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- To: edsel!jlm@LABREA.STANFORD.EDU
- Subject: EQUAL
- From: "Robert W. Kerns" <RWK@AI.AI.MIT.EDU>
- Date: Mon, 13 Jun 88 02:05:15 EDT
- Cc: common-lisp@SAIL.STANFORD.EDU
- In-reply-to: Msg of Fri 10 Jun 88 18:27:18 PDT from Jim McDonald <edsel!jlm at labrea.stanford.edu>
Date: Fri, 10 Jun 88 18:27:18 PDT
From: Jim McDonald <edsel!jlm at labrea.stanford.edu>
Thus EQUAL is (in some historical sense) defined to make it easy to do
pattern matching on code. Since code traditionally becomes read-only,
this is more-or-less consistent with collapsing EQUAL structures to be
EQ. I claim that the traditional explanation for EQUAL's semantics
(that EQUAL means roughly HAVE-THE-SAME-PRINT-REPRESENTATION-P) is
actually just an observation based on this more fundamental reason.
When people try to move beyond manipulation of code, the whole basis
for the semantics of EQUAL is removed, so the result is somewhat
While this all sounds very nice, I'm afraid you're engaging in
a bit of historical revisionism.
Originally, LISP didn't have all these nice hairy datatypes.
Those of us who were there (Not me!) can tell about what McCarthy
wrought, but I know I've seen Lisp's without arrays at all. I know
people have been using EQUAL to compare data more often than to compare
code for a very long time.
In fact, EQUAL doesn't work on code, plain and simple. To compare
code, you must first recognize that it is not computable to compare
two functions which contain quoted data, unless that quoted data is
EQ. You also have to place constraints on macros to not be pathological
To illustrate a couple examples:
(defvar *call-registry* (make-hash-table :test 'eq))
(defvar *macro-registry* (make-hash-table :test 'eq))
(defun register-macro-marker (marker)
(let ((marker (gethash *macro-registry* marker)))
(setf marker `',(gensym))
(setf (gethash *macro-registry* marker) marker))
(defun register-call (marker result)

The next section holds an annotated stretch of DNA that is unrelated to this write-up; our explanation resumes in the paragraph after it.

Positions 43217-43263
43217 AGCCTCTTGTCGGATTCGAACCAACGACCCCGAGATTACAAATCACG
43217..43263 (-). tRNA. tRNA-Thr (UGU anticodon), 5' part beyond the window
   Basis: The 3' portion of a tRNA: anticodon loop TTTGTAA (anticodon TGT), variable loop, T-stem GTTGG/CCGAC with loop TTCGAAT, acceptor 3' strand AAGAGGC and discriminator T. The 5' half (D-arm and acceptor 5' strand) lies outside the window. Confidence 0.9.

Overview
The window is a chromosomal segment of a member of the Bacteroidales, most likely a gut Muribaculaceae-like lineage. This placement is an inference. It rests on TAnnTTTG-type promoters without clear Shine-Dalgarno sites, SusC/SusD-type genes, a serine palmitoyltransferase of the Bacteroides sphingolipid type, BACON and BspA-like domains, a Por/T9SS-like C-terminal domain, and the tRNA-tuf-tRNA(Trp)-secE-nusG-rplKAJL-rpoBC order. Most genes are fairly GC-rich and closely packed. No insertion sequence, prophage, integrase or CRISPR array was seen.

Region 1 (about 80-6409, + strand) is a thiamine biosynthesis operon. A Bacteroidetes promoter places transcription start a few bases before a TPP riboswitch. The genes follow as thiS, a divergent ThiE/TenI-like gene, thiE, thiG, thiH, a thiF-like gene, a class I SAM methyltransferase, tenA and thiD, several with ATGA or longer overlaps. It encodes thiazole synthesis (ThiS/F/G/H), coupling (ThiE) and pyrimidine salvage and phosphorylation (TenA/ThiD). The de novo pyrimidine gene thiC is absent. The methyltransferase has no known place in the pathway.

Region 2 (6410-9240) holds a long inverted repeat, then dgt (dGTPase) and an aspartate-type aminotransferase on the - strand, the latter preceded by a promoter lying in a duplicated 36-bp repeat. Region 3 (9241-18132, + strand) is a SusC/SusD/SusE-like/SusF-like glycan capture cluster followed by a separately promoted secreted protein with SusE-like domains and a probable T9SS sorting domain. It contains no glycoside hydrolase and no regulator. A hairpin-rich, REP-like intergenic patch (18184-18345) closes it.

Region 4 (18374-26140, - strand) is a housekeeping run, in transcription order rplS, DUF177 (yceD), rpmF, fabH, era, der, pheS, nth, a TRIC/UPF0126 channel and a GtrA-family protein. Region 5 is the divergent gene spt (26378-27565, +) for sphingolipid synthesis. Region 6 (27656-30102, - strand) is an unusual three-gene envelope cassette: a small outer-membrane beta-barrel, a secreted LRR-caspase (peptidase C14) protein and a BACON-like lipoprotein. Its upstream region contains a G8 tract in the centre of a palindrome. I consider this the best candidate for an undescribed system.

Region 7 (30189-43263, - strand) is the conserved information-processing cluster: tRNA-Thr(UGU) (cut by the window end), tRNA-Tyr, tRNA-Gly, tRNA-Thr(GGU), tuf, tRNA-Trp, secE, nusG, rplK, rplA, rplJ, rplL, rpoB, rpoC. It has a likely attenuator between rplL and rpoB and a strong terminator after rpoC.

(push result (gethash *call-registry* marker)))
(defmacro register (&whole marker)
`(register-call ,(register-macro-marker marker) ,(second marker)))
(defun confound (flag)
(if flag (register '(MARKER)) (register '(MARKER))))
Are the two branches of the IF equivalent? EQUAL says yes.
I leave it as an exercise for the reader to count how many
ways and on how many levels those two branches differ.
[I apologize in advance for any spazzes in the code; I have to
type it in by hand; I don't have any way of transfering files
to or from arpanetland for testing, and editing directly on ITS
doesn't work well for me either].
In short, what EQUAL is good for is comparing "old-style" data
(that is, data structures like are used in such venerable programs
as Macsyma -- and there are some exceptions there, too).
I do think it would be reasonable to define an extremely limited set
of new predicates. I would suggest limiting it to two new ones that
do the two pieces of EQUALP -- descend other structures, and merge
case in strings and characters.
I would strongly discourage any attempt to "solve the problem of
comparisons", on the grounds that it will require more hair, additions
to the language, and discussion than it could possibly be worth.
- From: Jim McDonald <firstname.lastname@example.org>
- From: Jon L White <email@example.com>